Knee Arthroscopy

Knee Arthroscopy

Knee arthroscopy (also known as keyhole surgery) allows your surgeon to see inside your knee. This is done by inserting a camera by way of small incisions in the skin. This helps your surgeon in diagnosing problems including arthritis, ligament damage and torn cartilage. Your surgeon can also treat some of these conditions during the same operation.

The Operation

Knee arthroscopy is normally performed as a day case. This means that you will be discharged the same day the procedure is performed.

About 2 to 3 small incisions are performed in the knee to insert the arthroscope into your knee joint. Saline (sterile salt water) is pumped into your knee to “wash out” any debris and to improve the visibility.

The camera (arthroscope) sends pictures to a video monitor. The surgeon can see the knee structure in amazing detail.

A simple knee arthroscopy takes anywhere from 10 to 30 minutes.

The procedure is performed by administering a general anaesthetic. You will be discharged once you recover from the anaesthesia and start walking.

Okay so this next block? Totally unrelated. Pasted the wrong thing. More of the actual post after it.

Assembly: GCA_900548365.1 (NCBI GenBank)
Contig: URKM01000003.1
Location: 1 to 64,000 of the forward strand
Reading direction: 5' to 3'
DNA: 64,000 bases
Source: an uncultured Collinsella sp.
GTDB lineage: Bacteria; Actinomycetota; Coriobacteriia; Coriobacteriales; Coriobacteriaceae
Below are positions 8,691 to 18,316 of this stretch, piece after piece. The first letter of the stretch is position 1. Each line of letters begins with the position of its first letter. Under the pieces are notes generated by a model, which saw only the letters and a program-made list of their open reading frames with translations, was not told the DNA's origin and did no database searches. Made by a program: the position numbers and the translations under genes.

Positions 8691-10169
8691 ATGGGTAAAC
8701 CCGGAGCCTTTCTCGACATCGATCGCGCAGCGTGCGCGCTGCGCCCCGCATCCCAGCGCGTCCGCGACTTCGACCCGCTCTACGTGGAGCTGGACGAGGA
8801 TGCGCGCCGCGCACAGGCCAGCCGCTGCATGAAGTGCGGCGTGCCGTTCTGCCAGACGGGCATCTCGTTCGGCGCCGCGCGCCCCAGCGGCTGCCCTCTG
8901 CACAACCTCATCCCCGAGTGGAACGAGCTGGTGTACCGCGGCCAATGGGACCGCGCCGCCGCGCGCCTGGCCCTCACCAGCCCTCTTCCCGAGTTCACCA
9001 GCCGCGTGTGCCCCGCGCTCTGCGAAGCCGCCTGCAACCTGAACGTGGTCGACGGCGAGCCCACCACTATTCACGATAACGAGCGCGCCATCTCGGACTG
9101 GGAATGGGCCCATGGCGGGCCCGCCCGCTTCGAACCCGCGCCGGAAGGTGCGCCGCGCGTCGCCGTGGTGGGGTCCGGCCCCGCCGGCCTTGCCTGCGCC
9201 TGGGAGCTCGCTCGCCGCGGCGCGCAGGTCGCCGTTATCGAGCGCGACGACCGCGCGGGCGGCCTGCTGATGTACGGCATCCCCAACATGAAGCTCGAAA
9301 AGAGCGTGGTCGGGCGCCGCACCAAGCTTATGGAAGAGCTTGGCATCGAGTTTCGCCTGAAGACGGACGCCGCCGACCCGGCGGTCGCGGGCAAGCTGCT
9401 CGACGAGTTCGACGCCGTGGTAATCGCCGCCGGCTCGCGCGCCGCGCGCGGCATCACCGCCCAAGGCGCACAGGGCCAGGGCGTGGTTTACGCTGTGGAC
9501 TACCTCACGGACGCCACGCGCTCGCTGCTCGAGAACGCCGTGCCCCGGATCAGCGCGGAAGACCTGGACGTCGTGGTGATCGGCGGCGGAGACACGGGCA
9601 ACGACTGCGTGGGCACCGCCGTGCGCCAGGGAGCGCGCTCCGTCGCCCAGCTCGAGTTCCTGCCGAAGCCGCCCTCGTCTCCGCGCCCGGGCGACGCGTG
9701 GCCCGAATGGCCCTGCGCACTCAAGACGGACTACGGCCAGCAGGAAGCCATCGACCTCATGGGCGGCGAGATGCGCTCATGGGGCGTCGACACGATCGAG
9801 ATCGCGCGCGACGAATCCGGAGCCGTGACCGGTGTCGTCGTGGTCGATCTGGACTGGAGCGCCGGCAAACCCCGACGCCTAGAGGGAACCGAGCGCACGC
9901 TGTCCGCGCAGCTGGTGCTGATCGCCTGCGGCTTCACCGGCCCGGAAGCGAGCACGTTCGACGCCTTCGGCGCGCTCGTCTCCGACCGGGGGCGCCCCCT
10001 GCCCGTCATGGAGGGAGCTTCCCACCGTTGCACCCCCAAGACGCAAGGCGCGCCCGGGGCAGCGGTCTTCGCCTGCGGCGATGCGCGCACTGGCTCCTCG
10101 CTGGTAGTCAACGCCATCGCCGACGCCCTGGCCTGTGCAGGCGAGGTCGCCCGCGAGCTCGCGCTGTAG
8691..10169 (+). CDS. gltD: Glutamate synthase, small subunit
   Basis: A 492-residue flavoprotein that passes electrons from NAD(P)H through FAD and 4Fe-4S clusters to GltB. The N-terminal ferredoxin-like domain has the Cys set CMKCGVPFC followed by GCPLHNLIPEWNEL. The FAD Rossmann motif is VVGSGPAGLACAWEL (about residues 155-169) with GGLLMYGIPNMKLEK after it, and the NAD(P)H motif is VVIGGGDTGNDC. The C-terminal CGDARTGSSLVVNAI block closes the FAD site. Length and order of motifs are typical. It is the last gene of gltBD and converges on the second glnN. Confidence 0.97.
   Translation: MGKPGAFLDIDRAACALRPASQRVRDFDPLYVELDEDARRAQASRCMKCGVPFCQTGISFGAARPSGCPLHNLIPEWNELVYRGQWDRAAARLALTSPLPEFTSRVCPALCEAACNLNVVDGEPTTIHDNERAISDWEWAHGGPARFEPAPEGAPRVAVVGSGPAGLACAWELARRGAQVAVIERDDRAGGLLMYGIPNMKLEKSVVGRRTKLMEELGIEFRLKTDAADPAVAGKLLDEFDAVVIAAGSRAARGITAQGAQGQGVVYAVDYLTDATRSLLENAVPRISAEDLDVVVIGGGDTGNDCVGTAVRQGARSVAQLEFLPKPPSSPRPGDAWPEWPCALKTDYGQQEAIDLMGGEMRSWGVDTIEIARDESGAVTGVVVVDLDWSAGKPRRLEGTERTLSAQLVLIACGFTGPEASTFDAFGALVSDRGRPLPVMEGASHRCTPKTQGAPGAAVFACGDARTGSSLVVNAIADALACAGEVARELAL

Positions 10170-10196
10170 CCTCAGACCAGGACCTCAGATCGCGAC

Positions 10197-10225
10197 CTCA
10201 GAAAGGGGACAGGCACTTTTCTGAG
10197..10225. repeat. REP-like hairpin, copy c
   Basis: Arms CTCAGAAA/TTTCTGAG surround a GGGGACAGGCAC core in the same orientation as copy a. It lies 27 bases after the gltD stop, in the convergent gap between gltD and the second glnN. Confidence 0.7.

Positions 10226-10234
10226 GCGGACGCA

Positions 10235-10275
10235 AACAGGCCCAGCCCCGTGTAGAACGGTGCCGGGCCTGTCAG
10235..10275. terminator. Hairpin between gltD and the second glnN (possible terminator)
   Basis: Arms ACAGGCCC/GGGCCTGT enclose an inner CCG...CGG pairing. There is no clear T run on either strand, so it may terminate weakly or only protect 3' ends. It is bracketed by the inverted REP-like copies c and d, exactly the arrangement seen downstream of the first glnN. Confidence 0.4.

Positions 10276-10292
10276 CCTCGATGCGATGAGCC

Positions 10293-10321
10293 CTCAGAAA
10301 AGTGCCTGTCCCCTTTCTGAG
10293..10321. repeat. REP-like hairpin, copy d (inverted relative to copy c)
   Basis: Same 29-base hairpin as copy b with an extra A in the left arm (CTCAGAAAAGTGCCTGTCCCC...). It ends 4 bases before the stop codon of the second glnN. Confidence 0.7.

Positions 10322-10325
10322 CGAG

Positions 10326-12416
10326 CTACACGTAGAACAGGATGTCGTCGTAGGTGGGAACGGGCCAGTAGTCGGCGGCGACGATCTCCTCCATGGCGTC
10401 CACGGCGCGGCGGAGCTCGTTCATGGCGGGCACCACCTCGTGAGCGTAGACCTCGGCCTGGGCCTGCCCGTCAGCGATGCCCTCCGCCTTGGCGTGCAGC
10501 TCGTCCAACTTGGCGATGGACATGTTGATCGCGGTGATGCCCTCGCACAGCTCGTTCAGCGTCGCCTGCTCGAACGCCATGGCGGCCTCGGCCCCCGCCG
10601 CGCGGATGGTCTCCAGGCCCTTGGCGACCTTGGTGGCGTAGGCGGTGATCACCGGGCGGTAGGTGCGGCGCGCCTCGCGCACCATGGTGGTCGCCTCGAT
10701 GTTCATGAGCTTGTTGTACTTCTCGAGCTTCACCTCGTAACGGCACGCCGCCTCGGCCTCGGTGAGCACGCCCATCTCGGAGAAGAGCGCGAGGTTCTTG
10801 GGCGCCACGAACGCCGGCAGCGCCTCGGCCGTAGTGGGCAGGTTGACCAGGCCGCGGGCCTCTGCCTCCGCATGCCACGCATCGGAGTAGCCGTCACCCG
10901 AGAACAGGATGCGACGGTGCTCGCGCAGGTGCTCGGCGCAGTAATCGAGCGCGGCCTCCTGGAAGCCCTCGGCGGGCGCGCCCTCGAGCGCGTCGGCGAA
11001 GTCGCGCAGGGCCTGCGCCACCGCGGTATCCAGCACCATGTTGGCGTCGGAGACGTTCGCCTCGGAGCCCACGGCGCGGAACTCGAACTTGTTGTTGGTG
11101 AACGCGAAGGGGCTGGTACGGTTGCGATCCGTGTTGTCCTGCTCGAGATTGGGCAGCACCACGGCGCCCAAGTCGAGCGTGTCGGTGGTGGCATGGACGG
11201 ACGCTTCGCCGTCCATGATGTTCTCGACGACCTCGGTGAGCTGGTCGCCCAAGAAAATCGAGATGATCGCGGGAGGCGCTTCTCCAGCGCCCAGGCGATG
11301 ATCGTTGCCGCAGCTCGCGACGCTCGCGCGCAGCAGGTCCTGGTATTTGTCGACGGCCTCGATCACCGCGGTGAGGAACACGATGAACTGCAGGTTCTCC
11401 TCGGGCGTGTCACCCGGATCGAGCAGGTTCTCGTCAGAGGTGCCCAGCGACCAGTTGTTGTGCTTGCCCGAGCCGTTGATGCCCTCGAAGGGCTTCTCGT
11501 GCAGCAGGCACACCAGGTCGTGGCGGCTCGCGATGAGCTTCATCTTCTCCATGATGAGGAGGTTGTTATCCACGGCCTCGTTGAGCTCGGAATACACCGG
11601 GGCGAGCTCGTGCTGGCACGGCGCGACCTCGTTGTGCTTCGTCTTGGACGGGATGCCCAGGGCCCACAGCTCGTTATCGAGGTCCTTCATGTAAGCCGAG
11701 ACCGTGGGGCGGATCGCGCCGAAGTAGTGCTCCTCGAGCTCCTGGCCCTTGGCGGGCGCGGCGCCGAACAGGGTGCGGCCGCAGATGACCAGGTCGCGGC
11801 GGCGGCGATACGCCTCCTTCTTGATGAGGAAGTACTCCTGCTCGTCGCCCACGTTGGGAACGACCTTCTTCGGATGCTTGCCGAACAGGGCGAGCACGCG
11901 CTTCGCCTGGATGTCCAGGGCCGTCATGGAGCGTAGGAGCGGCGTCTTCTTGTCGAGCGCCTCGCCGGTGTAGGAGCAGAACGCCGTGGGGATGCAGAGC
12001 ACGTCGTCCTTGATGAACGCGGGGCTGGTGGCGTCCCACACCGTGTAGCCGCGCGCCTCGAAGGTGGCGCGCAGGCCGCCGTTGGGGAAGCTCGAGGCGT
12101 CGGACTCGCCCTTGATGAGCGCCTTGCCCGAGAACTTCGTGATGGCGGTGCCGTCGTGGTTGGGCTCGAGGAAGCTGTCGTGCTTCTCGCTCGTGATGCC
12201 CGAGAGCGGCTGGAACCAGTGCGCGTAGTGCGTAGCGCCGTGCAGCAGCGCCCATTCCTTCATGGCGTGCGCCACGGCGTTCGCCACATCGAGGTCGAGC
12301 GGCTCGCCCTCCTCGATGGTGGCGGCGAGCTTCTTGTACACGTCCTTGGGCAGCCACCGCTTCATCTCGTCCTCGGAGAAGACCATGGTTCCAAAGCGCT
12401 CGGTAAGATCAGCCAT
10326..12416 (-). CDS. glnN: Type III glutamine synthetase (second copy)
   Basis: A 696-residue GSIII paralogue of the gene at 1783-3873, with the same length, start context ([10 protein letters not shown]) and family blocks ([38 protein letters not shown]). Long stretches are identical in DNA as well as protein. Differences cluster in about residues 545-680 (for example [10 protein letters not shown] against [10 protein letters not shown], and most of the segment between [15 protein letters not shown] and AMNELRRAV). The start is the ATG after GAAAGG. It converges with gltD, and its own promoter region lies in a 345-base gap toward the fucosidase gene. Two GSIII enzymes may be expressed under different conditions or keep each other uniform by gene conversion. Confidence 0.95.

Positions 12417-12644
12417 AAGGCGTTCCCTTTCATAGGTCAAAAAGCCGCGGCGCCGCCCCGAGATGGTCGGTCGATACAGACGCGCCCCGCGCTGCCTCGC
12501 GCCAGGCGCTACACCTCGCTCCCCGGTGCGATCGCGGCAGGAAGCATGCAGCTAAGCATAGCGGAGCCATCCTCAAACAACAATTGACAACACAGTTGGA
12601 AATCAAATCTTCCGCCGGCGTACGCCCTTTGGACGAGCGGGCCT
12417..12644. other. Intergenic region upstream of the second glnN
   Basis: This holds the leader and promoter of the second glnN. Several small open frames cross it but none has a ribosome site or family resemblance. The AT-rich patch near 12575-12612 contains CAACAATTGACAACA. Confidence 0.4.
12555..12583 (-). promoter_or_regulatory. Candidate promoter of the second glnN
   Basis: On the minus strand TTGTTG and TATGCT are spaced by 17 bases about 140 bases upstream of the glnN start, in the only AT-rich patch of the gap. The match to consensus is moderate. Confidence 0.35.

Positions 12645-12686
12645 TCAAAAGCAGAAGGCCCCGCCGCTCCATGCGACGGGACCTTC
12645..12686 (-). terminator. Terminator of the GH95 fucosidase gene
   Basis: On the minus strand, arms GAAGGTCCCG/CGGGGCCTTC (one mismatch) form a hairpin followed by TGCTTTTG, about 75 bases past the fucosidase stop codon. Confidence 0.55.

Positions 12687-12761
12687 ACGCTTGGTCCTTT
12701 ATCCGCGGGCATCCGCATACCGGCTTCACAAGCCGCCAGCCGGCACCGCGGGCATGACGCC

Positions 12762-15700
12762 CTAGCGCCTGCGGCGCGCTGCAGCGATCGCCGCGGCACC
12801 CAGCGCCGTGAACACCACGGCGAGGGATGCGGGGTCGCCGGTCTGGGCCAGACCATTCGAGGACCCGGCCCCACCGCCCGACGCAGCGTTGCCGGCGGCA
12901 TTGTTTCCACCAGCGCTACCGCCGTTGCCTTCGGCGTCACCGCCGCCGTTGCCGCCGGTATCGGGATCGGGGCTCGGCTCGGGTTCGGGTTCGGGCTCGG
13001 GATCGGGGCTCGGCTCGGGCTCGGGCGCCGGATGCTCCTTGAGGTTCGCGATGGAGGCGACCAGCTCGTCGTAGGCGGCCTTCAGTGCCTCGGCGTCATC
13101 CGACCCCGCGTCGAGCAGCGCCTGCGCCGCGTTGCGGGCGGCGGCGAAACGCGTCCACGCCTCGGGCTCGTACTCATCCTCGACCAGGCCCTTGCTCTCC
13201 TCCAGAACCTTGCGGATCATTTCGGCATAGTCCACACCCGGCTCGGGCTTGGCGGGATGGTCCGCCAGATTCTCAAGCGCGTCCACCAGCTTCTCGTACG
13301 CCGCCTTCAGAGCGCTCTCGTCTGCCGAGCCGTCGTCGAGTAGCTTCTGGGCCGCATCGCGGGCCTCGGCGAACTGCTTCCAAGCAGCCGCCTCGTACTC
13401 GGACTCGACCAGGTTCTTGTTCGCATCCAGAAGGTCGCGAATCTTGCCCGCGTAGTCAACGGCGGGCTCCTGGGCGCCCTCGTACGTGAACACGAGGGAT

This typically takes 2 to 3 hours after the surgery. However, some patients may take longer time to recover.

Although the operation itself is not very painful, you might feel some pain. The pain should improve within a week.

High resolution images obtained during a knee arthroscopy procedure

After the Operation

For the first couple of days, rest the leg and keep it elevated as much as possible. This will keep the pain at bay and ease the swelling. Simple painkillers and cold packs could be used as advised by My Knee Doc. Once swelling subsides and you feel comfortable, you can gradually increase your activities.

Return to Activity

You can return to routine activities within 2 to 3 weeks after the knee arthroscopy. Recovery depends on a lot of factors. These include the extent of damage in the knee, the surgery performed, your fitness levels in general among others.

You may have to avoid high impact activities for a longer time. It’s best to consult your doctor before returning to high intensity activities.

You must perform knee exercises for several weeks after the surgery. Exercise will help a great deal in restoring motion and strengthening the leg and knee muscles.

Risks

Like is the case with any surgery, knee arthroscopy has its own risks. However, these are very rare, and usually small complications that can be treated. Complications include blood clots, infection and blood accumulation in the knee.

Call 0161 4646399  today to arrange a consultation with Mr Gareth Stables.